One square kilometre.
Seventy thousand people.
Welcome to Ain el-Helweh refugee camp in Lebanon.
We start with a close-up of the back of a headrest as a car is stopped at a military checkpoint. We can see soldiers at the side of the frame. The cameraman has the camera on his lap, the image suggests tension and potential violence. But this footage is not typical of A World Not Ours. It is not another documentary of illicit footage and violent reprisals. What we have instead is a personal film built of interviews with the director’s family and friends. It treats the subjects as more than just refugees, although obviously their stateless circumstances inform much of their lives.
The people who live in Ain el-Helweh either came here from Palestine in 1948 or they are descended from people who did. The lucky move out but no one moves in. The Lebanese army controls who can go into the camp – you’re only allowed in if you have the right pass. You get one by being born there – and its not the exclusive club it’s beginning to sound like. People who live in Ain el-Helweh are not allowed to work in Lebanon, they have no passports so they live a life of lazy alley-sitting. A job can consist of collecting old drink cans, stamping on them and selling them for less than a dollar a kilo. Many of the people in the film could pass for the slackers in the recently reviewed Oh Boy and Frances Ha, except that their slackering is imposed on them. Abu Eyad sits and smokes and watches the world go by as much as Niko, but his situation is very different.
Fleifel knows that a film about the Ain el-Helweh refugee camp does not have box office record breaker written all over it. It needs a hook to catch viewers’ interest and he uses football. In the past he has returned to the camp to watch successive world cups – football is something that everyone in the camp used to enjoy. They would pick a team and scream their support for a month. The reason for choosing a team was very different to the usual reasons in the West. Eyad chose Italy. Because they were stylish, effortlessly cool and he liked the kit? No. Because in 1982 the Italian Football Federation dedicated their World Cup win to the PLO.
Mahdi Fleifel has been visiting and filming in Ain el-Helweh for years. He lived some of his childhood there, though he mainly grew up in Denmark, and still has family and friends in the camp. He is an insider, yet he voices the film in English. It is not a film directly about the Palestine-Israeli situation. Instead it focuses on life in this huge camp. Israel is mentioned, how could it not be, but the film shows normal life – as far as life is norrmal in a refugee camp. When violence is mentioned it is intra-Palestinian. ‘I blame Palestine, not Israel,’ says one man. There are men everywhere and women nowhere. Fleifel’s father has provided much of the footage, as he has been videoing camp life for years. The film is titled after a book of short stories by Palestinian writer Ghassan Kanafani who was assassinated in 1972.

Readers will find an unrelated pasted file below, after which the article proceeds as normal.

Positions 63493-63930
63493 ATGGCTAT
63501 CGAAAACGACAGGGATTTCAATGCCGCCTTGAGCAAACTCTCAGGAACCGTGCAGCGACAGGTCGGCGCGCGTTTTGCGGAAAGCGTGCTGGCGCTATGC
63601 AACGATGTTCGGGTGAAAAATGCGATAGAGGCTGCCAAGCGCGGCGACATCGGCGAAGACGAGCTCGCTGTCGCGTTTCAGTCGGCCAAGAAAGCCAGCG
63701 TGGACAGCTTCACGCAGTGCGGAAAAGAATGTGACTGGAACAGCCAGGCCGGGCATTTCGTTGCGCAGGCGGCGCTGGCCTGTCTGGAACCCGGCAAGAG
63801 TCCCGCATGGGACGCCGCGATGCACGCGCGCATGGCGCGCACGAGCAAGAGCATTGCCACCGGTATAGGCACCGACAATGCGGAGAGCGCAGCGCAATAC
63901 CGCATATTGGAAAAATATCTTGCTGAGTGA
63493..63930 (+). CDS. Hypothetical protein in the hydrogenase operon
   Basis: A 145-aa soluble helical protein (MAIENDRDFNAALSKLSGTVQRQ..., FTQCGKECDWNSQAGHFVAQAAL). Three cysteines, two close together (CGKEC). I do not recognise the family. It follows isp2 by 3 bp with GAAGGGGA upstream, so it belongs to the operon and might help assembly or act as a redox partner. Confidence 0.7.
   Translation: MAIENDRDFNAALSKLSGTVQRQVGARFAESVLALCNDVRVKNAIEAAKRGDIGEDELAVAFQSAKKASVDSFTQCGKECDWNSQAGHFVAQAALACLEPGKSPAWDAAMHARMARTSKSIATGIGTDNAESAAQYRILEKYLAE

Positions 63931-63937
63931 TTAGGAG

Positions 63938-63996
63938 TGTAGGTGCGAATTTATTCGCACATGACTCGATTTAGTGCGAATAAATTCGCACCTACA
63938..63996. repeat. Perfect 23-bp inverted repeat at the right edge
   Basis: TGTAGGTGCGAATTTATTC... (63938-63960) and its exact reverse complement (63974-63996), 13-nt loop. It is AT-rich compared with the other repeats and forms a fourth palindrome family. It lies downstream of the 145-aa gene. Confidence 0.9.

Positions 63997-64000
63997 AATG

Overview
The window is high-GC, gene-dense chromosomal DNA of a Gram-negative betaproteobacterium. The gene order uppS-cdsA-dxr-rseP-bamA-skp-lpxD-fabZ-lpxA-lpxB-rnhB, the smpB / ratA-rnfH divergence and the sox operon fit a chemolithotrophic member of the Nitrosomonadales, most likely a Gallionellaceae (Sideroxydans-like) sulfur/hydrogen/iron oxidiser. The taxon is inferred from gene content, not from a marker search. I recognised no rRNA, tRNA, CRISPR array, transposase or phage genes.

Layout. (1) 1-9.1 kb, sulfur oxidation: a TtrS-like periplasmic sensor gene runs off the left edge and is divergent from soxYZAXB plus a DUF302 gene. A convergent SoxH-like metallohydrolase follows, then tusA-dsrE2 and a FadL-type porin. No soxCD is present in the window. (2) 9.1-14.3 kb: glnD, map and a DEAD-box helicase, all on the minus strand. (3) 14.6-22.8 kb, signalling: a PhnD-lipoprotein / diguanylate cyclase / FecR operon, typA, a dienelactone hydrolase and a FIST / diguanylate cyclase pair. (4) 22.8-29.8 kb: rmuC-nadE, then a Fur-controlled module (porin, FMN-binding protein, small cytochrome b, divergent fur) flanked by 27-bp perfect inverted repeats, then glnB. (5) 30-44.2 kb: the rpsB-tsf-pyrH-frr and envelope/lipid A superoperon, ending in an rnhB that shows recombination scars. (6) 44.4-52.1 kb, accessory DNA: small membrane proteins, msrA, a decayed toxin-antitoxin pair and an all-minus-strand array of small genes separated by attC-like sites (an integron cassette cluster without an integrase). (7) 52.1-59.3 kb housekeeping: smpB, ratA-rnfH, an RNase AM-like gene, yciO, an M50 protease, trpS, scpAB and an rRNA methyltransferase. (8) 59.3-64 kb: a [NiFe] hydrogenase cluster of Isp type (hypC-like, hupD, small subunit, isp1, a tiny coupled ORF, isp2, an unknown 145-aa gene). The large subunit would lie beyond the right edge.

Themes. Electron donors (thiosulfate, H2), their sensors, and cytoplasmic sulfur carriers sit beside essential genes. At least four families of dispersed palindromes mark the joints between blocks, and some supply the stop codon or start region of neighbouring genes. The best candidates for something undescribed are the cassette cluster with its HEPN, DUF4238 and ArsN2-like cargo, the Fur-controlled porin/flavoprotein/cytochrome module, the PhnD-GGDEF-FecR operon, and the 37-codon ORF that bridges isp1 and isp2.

The phrase refugee camp may be giving images of tents and mud, but Ain el-Helweh is a cement town of narrow alleyways. The houses are generally unpainted and in need of repair. There are guns everywhere, hanging on the walls, in the pockets of the young men. You might think that everyone wants to get out, as quickly as possible. But Fleifel’s grandfather has stayed since he was sixteen, refusing all attempts to get him to move to Denmark to be with his daughter and her family. Fleifel cannot understand this, but he realises it is related to his grandfather’s right to return to his land. To leave the camp would be to admit that he will not be going back.
The jazz music interludes are deliberately jarring in a film that includes gun-shot in the background of interviews. There are moments of humour, as with when Eyad is suddenly worried that the letters on his new T shirt are in Hebrew. As a joke a friend pulls a gun on him and pretends to shoot him. Here there would be ramifications. Prison might even be mentioned. In Ain el-Helweh it passes as humour. Life is very different.
A World Not Ours
UK, Lebanon, UAE, Denmark